Because of the wide range of processable ingredients, our biomass carbonization technology can assist developing countries to achieve various development goals. The following table illustrates selected examples of technology application to contribute to Sustainable Development Goals (SDGs).
Photo by SuSanA Secretariat
Human waste directly discharged to the environment near a river in Kenya
Reducing sanitation problem
In many developing countries, inadequate human waste management has been one of major causes for sanitation problem. For example in Kenya, human waste is collected from septic tanks and pit latrines at each household by exhauster service providers or municipalities. The human waste is transported to a certain site, but the treatment is often inadequate, causing pollution and sanitation problem in the surrounding water system. By recycling human waste by our carbonization plant at the drop-off point, less waterborne diseases will be expected.
Traditional houses in Mongolia burning low-quality coal, causing serious air pollution in winter
Reducing air pollution by cleaner energy
There are more and more health concerns arising from air pollution in developing countries. In Mongolia, households, schools and other buildings depend on low-quality coal as fuel. As the urban concentration continues, the level of PM2.5 in winter has become one of the most serious environmental issues of the country, drastically increasing the number of asthma patients. Meiwa’s carbonization technology can process the low-quality coal into non-smoke emitting coal and combustible gas both as alternative and cleaner heat source preventing air pollution and related diseases.
Dumping site of a local core city. It is a bad environment due to garbage and harmful smoke in Kenya
Minimizing waste to be taken to landfills
There is tons of organic waste generated through consumption and production activities, but currently many of them are dumped or burned with fuel. Biomass carbonization technology encourages medium- to large-scale producers and municipalities to recycle their residual biomass, such as agricultural residue, food waste and animal waste. As a result, the amount of waste to be taken to landfill as a whole will be significantly reduced.
Simplified illustration of global carbon cycle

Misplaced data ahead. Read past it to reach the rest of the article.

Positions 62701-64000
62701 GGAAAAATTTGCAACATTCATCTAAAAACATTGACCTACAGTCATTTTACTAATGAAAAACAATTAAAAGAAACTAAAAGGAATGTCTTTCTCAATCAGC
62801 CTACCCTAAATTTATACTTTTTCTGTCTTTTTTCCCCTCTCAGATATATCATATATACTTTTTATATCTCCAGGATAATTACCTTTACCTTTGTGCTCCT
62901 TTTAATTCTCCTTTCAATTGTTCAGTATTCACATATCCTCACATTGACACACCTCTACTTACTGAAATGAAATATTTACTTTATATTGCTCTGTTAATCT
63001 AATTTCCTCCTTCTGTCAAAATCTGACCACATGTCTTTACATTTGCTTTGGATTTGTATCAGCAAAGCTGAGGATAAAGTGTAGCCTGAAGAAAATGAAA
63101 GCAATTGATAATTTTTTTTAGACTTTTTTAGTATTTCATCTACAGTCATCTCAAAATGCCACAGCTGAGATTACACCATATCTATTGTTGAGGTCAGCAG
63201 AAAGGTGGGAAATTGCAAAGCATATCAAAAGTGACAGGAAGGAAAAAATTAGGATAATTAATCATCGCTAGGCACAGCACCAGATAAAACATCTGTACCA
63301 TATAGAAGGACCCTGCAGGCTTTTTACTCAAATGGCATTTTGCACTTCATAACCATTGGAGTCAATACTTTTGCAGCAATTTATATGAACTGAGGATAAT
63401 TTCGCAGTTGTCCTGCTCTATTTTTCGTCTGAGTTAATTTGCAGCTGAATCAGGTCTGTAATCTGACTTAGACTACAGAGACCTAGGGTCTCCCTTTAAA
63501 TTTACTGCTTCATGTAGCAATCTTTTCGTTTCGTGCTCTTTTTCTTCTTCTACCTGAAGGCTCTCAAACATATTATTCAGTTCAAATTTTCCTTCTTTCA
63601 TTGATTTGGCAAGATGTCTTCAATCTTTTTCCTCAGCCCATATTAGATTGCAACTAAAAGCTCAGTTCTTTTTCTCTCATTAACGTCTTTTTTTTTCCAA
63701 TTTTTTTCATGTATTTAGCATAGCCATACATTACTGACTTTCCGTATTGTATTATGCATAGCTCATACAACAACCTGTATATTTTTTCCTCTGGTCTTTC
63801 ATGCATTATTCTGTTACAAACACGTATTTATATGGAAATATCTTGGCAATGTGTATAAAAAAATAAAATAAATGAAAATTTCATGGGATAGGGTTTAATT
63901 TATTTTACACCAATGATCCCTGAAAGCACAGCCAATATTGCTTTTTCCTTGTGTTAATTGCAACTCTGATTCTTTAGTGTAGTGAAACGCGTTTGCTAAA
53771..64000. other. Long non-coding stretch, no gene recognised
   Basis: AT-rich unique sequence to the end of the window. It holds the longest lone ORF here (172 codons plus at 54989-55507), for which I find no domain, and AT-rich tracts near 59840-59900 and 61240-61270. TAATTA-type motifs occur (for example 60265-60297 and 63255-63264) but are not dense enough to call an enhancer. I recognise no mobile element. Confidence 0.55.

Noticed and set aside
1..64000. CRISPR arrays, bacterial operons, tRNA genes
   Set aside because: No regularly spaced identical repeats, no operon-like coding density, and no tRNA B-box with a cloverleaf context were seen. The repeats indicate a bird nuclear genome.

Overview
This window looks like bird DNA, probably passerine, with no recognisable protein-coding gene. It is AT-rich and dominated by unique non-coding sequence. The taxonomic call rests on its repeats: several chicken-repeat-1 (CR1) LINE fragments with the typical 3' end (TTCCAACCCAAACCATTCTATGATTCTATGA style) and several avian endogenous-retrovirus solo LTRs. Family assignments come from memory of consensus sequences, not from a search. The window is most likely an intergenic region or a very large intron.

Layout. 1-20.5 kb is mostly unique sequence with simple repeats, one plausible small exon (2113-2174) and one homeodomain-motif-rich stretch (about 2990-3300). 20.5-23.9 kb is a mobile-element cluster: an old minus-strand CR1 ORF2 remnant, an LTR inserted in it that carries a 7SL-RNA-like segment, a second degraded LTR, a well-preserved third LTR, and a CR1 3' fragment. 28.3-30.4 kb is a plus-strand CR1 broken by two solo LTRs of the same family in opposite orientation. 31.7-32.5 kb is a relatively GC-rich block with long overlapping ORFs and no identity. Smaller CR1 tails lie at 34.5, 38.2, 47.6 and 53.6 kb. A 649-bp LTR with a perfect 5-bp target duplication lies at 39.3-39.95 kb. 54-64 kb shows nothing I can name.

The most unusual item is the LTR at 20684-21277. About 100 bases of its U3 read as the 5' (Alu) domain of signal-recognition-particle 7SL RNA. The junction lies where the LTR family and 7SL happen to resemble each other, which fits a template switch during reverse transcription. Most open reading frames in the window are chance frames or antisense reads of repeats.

Climate change mitigation by economic cycle
On macro scale, fixing biochar (which used to be just another organic waste to be dumped and burnt with fuel) into soil is a carbon negative behavior. By using biochar, farmers will be a driving force to mitigate climate change even if they are not yet environmentally aware. Although exact number depends on ingredient type and other conditions, generally the application of 100g of biochar approximately equals to reducing 160-170g of atmospheric carbon dioxide as compared to burning.
Dead maize field that could not survive under unusual rainfall pattern
Climate change adaptation with biochar, cutting water consumption
Because of the high porosity, biochar can improve water retention as a soil conditioner. Since biochar can make rainfed agriculture more resilient to irregular rainfall pattern, it can serve as one of the easiest and most powerful approaches for climate change adaptation. This is especially meaningful for Arid and Semi-Arid Land (ASAL) where water is more scarce.
Photo by Richard Portsmouth
Lake Victoria all covered by water hyacinth, interrupting local business and aquatic ecosystem
Mitigating nutrient pollution
If chemical fertilizer is overused, only a part of them can be absorbed by the target plants and many of them will remain in the soil. Nutrients, such as nitrogen and phosphorus easily get eroded during rainy season and go to the downstream, causing eutrophication in closed water system. Water hyacinth invasion in lakes is one of the real-world examples, resulting in huge losses for fishery and transport industries as well as aquatic ecosystem. By replacing chemical fertilizer by biochar in upstream, this impact is likely to be mitigated in downstream.
Photo by kman_chongwe
Charcoal possibly made of illegally-harvested woods on sale for daily income
One of the known causes of deforestation is tree cutting for energy use driven by poverty. By producing biochar as an alternative for wood charcoal and firewood, deforestation can be mitigated.
Halting land degradation
Also, desertification and overuse of agricultural chemicals often result in land degradation. Biochar as soil conditioner and natural fertilizer can help halt the degradation and sustain or improve agricultural productivity and afforestation.